Imagine a health care system in which economic power lay with the consumer instead of the producer. Earlier this week, the LA Times profiled Medibid, a service that lets patients receive bids from doctors for the medical work they need done. For a yearly fee, patients can log on to the site, enter their needs, and see what the cheapest rate for the procedure(s) is. Medibid seems to be pretty small-scale currently, but it’s not the only service out there trying to change how medical shopping works:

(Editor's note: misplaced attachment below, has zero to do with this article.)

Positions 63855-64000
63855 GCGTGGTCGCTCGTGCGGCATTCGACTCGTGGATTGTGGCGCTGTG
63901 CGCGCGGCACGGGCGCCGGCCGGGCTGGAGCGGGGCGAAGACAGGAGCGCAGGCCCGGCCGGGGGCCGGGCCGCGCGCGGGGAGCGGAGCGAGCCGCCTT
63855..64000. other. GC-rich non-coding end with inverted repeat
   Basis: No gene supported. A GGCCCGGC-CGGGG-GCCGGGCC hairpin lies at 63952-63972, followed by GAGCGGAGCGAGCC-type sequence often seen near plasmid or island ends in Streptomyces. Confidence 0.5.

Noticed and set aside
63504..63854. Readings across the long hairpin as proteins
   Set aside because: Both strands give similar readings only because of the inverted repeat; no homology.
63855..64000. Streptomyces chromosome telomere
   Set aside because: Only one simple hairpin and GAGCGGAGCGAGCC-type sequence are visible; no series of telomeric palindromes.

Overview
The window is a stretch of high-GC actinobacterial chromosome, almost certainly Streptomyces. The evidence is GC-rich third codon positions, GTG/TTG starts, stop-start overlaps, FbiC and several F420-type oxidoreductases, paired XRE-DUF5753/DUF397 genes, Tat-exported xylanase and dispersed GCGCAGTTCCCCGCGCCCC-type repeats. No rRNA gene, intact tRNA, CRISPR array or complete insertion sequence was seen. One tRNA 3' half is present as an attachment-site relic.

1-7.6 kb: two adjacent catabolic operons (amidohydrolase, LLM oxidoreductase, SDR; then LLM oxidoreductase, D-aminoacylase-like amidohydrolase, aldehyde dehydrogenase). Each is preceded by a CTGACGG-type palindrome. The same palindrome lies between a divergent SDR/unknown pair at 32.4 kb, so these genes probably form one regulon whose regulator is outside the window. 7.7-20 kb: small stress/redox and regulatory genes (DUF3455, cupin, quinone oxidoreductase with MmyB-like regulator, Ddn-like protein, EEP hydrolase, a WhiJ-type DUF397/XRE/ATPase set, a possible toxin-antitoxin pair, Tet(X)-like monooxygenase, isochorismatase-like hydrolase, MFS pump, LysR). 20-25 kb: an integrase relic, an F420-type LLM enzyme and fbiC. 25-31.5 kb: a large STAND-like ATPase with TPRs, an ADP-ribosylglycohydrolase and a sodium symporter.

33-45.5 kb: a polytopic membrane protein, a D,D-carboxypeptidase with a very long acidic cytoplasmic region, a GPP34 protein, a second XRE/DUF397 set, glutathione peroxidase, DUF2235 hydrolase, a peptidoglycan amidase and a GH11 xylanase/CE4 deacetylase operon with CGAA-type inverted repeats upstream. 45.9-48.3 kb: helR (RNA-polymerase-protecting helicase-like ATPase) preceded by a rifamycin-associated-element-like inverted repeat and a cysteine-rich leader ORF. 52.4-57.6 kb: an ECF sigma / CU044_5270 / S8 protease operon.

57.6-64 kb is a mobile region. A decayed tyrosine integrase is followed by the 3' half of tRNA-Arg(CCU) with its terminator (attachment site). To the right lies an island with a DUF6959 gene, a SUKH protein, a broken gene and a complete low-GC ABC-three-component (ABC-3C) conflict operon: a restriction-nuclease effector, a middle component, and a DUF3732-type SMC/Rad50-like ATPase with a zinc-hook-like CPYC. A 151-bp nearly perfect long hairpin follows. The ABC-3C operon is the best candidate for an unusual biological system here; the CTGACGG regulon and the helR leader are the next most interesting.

San Francisco-based Pokitdok (pokitdok.com), co-founded by CEO Lisa Maki in 2011, operates in 44 markets, including Los Angeles. You can search the 50 most shopped medical procedures among 40,000 providers who have submitted their cash price.
If Pokitdok does not have the price for the procedure you’re looking for, you can ask it to retrieve up to five quotes for you.
As more tech companies turn their attention to health care, we’re likely to see several startups like this come and go—some may stick, others may fade. But however all these companies shake-out, the need they’re aiming to meet—an improved health care experience that gives more power to consumers—is very real and pressing. The sooner new approaches like this take off, the better, and cheaper, the U.S. health care system will become.